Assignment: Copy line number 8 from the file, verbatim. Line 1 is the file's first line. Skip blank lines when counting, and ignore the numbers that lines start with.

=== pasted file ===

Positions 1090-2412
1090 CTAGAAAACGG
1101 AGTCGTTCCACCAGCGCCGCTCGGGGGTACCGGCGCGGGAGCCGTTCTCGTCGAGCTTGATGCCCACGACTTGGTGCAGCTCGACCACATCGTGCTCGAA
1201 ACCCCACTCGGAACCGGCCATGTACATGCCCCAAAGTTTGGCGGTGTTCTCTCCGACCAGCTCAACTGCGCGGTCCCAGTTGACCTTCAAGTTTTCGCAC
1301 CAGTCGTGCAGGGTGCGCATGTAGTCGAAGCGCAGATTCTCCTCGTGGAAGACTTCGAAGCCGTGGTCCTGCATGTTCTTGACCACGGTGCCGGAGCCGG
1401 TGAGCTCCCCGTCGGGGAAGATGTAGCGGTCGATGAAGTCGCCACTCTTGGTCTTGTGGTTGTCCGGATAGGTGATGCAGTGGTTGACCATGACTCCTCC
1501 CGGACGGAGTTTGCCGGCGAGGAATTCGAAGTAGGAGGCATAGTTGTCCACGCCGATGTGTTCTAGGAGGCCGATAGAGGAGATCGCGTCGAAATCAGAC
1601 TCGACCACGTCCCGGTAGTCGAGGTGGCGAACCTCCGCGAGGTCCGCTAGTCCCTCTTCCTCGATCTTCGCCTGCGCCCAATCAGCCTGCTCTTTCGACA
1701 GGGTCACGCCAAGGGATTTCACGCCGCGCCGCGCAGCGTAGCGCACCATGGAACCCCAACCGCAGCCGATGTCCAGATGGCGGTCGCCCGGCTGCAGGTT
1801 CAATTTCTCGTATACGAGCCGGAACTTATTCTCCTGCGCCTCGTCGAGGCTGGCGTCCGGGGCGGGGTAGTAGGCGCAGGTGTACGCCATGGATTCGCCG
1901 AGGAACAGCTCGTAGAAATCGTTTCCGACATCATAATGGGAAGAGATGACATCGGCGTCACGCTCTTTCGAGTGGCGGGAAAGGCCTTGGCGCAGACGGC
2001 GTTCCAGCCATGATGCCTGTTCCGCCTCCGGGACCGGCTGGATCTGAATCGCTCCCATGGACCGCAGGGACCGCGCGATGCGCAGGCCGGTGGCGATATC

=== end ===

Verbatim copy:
1601 TCGACCACGTCCCGGTAGTCGAGGTGGCGAACCTCCGCGAGGTCCGCTAGTCCCTCTTCCTCGATCTTCGCCTGCGCCCAATCAGCCTGCTCTTTCGACA